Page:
Applied Biosystems (ABI) has launched its TaqMan microRNA (miRNA) assays in array format to help researchers search for miRNA biomarkers more efficiently from smaller samples.
The new array, the TaqMan Array Human microRNA Panel, uses the TaqMan assay chemistry seen by many as the gold-standard for quantitative gene expression to allow researchers the accuracy and reproducibility of real-time PCR to analyse the expression of 365 miRNAs. miRNAs are non-coding RNA molecules that are between 19 and 30 nucleotides in length, which are believed to regulate approximately 30 per cent of all human genes.
"Although the discovery of microRNAs is a relatively recent event, there is still much to learn about their mechanism of action and research continues to reveal the significant role they play in a variety of fundamental cellular processes," said Peter Dansky, vice president of Applied Biosystems' molecular and cell biology consumables business. "With these new miRNA TaqMan arrays, researchers have fast, highly-sensitive tools with which to perform large-scale profiling of these important molecules and learn more about their biological role."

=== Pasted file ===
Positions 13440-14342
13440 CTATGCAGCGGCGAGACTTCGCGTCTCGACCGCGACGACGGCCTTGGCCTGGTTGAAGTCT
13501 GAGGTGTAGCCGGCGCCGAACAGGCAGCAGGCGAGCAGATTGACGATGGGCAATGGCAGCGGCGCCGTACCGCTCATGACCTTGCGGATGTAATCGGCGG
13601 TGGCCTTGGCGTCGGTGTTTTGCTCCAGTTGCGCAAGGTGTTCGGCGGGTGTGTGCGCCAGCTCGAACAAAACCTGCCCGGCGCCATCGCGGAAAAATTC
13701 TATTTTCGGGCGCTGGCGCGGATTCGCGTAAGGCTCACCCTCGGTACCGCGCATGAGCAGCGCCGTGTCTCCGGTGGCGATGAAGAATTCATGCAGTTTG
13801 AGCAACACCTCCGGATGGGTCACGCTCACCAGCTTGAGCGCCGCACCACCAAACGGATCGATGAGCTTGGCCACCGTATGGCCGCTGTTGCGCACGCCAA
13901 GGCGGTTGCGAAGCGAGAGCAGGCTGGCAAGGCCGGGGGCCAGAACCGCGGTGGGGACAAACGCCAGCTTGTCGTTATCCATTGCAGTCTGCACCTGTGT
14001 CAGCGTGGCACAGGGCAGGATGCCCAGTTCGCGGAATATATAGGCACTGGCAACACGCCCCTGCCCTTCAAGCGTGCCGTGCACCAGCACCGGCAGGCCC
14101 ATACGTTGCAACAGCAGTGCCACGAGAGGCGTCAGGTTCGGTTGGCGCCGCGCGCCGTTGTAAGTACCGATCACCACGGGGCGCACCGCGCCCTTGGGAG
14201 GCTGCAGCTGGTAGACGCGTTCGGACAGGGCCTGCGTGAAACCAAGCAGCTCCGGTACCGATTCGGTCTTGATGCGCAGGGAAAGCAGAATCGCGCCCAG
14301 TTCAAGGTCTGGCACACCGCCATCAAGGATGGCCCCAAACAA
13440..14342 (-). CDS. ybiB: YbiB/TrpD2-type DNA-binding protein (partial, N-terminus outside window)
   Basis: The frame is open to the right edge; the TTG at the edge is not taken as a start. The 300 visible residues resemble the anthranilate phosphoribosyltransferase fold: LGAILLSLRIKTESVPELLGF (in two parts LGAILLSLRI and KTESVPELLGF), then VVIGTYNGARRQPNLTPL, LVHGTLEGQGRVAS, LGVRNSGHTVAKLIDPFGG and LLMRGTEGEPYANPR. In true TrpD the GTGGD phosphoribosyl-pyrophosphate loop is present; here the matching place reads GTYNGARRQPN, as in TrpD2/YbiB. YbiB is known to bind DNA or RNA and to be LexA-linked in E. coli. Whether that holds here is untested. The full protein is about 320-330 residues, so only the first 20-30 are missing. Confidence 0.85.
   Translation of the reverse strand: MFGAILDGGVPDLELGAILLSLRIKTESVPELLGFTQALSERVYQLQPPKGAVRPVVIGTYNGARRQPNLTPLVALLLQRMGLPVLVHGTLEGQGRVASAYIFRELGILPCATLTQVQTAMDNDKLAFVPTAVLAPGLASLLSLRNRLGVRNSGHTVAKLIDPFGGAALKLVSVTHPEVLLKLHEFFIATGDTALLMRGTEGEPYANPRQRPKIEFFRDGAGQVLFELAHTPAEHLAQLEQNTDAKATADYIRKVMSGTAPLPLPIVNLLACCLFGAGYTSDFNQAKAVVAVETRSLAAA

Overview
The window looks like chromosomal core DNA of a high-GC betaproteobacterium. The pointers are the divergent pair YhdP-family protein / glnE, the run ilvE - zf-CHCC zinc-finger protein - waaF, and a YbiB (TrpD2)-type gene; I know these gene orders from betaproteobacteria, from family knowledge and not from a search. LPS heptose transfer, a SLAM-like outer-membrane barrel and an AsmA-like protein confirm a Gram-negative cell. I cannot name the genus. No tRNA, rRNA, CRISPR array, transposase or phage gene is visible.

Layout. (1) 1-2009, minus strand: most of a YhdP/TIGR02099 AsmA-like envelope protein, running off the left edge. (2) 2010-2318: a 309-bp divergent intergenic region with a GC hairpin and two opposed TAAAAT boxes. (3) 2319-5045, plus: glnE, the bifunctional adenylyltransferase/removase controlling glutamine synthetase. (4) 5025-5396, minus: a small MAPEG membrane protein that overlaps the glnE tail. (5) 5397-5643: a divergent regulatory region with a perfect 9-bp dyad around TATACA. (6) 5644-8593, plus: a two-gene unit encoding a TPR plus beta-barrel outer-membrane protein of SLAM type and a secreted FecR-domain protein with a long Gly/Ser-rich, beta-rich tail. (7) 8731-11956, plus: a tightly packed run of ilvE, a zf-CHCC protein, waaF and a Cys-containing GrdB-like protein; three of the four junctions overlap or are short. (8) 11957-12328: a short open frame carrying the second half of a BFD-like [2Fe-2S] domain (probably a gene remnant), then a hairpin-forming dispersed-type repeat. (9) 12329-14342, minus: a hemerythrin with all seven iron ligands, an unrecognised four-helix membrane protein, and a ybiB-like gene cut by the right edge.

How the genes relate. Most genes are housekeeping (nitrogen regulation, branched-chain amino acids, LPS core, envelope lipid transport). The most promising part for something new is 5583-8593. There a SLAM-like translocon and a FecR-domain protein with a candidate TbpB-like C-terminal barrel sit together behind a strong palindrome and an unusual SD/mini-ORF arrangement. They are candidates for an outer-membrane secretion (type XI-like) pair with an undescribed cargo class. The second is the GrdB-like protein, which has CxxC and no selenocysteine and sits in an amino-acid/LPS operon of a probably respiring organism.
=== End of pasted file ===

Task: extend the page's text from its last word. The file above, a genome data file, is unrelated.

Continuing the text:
So far there have been approximately 500 human miRNAs discovered and technologies such as IDT's miRCat are helping researchers discover more. Distinct miRNA expression patterns have recently been associated with various types of cancer as well as playing a role in regulating cell development, metabolism and viral infections.
Indeed, recent research published in the journal Nature used ABI's non-arrayed assays to discover that three miRNAs, known as miR-34s , form an important part of the p53 tumour suppressor network. The miR-34s were expressed at levels of less than a few hundred copies per cell, making the sensitivity of the PCR technique essential to the success of the study.
According to the company, the new miRNA TaqMan arrays require smaller amounts of starting RNA samples than other analysis methods providing a more efficient option for researchers working with very valuable samples. The technique also allows researchers to evaluate miRNA expression changes at levels too low for hybridisation microarray techniques to detect.
The new arrays consist of hundreds of TaqMan miRNA assays that have been plated onto a microfluidic card to increase the efficiency of expression analysis without requiring liquid-handling robots or multichannel pipettes. Dr Peng Jin of Emory University, in the US, has been using the arrays in miRNA expression profiling experiments to better understand the role that miRNAs play in neurological disorders such as Rett syndrome and Fragile X syndrome.
"Before we had access to the TaqMan arrays, we could only analyse about two samples a day. We can now analyse these same samples in about two hours," said Dr Jin. "The use of this technology has greatly increased the number of miRNAs we can screen per sample and the number of samples we can screen in a day."